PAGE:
Flightless birds are birds which cannot fly. They rely on their ability to run or swim, and have evolved from their flying ancestors. There are about 60 species living today, the best known being the ostrich, emu, cassowary, rhea, kiwi, and penguin. Floghtless birds have smaller wing bones and a greatly reduced or absent keel on their breastbone. The keel anchors muscles needed for wing movement. Flightless birds also have more feathers than flying birds.
New Zealand has more species of flightless birds (such as the kiwis, several species of penguins, and the takahe) than any other country. One reason is that until the arrival of humans a thousand years ago, there were no large land predators in New Zealand. The main predators of flightless birds were large eagles.
Some flightless varieties of island birds are closely related to flying varieties. This suggests that the apparatus of flight has a significant biological cost. As soon as birds do not need to fly, there is selection against flight.
The smallest flightless bird is the Inaccessible Island Rail (length 12.5 cm, weight 34.7 g). The largest (both heaviest and tallest) living flightless bird, is the Ostrich (2.7 m, 156 kg), although some extinct birds grew to larger sizes.
Flightless birds are easy to take care of in captivity because they do not have to be caged. Ostriches were once farmed for their decorative feathers. Today they are raised for meat and for their skins, which are used to make leather.
There were also other families of flightless birds, such as the now extinct Phorusrhacidae, that evolved to be very powerful terrestrial predators.
Advantages and disadvantages of flightEdit
A flightless bird is one which has descended from ancestors which had the power of flight. It may seem strange that one of the commonest adaptations in birds is the loss of flight! To understand it one has to understand what the main benefits of flight are to animals which once had been confined to land.
The benefits of flight are all about being able to live on a much wider geographical scale than land-based animals. This is seen to its best with migrating birds, who live their lives in two different latitudes, and get the best from each. The usual system is to lay their eggs and raise their young in one place, and do most of their growth in another place. Even birds which do not migrate do benefit from flying to find nest sites and get their food. Apart from foraging for food, the main benefit of flight is to avoid many of the predators which eat land-based animals.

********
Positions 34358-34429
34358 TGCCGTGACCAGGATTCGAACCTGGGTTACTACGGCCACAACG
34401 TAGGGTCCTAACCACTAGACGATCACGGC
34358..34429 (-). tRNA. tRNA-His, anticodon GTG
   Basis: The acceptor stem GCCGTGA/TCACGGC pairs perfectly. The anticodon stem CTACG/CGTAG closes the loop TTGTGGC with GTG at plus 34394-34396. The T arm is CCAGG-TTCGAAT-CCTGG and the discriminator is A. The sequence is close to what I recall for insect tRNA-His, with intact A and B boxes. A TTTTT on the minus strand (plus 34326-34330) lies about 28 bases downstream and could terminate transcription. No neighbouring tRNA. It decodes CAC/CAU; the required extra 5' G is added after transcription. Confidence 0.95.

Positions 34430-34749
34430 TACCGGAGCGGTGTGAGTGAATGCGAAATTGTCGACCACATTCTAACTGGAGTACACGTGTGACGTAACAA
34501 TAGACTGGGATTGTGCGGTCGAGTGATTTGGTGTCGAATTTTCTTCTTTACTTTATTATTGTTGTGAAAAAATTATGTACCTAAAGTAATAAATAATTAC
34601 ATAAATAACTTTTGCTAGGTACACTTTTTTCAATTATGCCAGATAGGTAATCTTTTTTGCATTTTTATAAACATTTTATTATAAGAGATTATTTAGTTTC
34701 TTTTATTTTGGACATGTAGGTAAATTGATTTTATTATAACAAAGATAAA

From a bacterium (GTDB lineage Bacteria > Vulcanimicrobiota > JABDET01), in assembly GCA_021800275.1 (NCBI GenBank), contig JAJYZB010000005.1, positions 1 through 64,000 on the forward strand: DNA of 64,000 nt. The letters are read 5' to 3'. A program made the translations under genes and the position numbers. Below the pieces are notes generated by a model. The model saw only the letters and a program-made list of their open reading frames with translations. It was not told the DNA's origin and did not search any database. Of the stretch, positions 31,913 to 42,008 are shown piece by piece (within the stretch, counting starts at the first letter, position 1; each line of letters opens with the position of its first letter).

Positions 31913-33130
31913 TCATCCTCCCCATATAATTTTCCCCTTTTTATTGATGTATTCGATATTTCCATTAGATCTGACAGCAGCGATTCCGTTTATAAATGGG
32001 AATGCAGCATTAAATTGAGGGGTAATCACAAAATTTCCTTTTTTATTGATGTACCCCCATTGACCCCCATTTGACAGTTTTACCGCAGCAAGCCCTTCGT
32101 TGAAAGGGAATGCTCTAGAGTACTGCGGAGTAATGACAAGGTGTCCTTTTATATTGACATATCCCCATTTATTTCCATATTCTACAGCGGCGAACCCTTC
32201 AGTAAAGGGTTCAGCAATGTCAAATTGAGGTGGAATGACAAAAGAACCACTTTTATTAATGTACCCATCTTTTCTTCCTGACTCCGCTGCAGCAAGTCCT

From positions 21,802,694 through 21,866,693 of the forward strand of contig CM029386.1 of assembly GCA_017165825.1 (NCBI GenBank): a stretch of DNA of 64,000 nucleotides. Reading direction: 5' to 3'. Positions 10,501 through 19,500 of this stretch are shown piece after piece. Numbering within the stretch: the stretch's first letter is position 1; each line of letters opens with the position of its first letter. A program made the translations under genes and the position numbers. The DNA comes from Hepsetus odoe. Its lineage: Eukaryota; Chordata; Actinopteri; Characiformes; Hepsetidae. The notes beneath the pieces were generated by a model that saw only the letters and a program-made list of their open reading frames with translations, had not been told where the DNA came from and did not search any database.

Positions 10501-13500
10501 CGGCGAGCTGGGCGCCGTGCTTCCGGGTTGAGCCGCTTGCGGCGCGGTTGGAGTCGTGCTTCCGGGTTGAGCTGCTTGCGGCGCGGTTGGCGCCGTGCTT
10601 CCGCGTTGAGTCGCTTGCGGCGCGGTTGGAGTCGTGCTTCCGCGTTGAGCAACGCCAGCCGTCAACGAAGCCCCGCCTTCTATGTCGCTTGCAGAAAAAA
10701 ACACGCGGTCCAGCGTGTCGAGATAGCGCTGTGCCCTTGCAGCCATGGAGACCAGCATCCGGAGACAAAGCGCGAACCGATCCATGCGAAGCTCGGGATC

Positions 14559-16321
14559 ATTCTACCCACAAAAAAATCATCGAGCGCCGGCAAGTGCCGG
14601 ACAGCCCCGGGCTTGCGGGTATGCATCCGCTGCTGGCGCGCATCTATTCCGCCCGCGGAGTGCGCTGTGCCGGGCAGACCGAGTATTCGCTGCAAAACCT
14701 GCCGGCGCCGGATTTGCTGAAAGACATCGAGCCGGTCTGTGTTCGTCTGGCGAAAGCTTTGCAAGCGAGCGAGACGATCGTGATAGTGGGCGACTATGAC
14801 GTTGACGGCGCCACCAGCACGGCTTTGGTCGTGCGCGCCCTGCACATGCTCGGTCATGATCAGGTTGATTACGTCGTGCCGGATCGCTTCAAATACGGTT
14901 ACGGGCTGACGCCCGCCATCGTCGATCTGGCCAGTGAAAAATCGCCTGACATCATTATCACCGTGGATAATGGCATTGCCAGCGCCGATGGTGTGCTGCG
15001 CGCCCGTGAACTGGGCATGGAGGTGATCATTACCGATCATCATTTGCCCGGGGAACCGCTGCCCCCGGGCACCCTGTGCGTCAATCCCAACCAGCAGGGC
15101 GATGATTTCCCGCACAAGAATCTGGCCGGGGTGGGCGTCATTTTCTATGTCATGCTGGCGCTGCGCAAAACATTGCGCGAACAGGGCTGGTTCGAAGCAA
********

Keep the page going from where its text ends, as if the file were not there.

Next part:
Understandably, flightless birds are in a minority: of about 10,000 living bird species, only about 60 are flightless. Before human beings arrived on islands, there were many more species of flightless birds. Since the fossil record is never complete, it is not possible to give a count of the number of flightless bird species who were living before mankind left Africa.
Despite this general picture, there have been birds who lost the power of flight soon after flight evolved. The first fossil flightless birds occurred in the Cretaceous period. It has long been recognised that there are circumstances where it is definitely not a good thing to have wings. The connection between oceanic islands and flightlessness was known to Darwin. The explanation is that, first, oceanic islands have few predators. Second, that storms occur which may blow winged birds right off the island so far that they cannot find they way back. Once they lose flight, the land birds can evolve to be larger and heavier, and many do so. Phorusrhacos became a dominant land carnivore.
Examples of flightless birdsEdit
The following are flightless birds during or after the Holocene period.
- Dromornis (extinct)
Charadriiformes (Gulls, Terns, Auks)Edit
- Great Auk (extinct)
Columbiformes (Pigeons, Doves)Edit
- "New Zealand Ecology - Moa". TerraNature. Retrieved 2007-08-27.
- "The bird site: flightless birds". Archived from the original on 2007-07-13. Retrieved 2007-08-27.
- "New Zealand's Icon:Flightless". Archived from the original on 2007-08-18. Retrieved 2007-08-27.
- Feduccia, Alan; Feduccia, Alan (1999). The origin and evolution of birds. Yale University Press. ISBN 978-0-300-07861-9.
- Paul, Gregory S. (2002). Dinosaurs of the air: the evolution and loss of flight in dinosaurs and birds. JHU Press. ISBN 978-0-8018-6763-7.
- Clements, James F. 2007, James F. (2007). The Clements checklist of birds of the world (6th ed.). Ithaca: Cornell University Press. ISBN 978-0-8014-4501-9.
- Gill, Frank B.; Wright, Minturn T. (2006). Birds of the world: recommended English names. Princeton: Princeton University Press. ISBN 978-0-691-12827-6.
- This number includes penguins, whose ecology is quite different from the island birds.
- Hunter, Laurie A (1988). "Status of the endemic Atitlan grebe of Guatemala: is it extinct?" (PDF). Condor. 90 (4): 906–912. doi:10.2307/1368847. JSTOR 1368847. Archived from the original (PDF) on 2008-02-29. Retrieved 2007-04-03.
- Taylor, Barry (1998). Rails: a guide to the rails, crakes, gallinules and coots of the world. Yale University Press. ISBN 978-0-300-07758-2.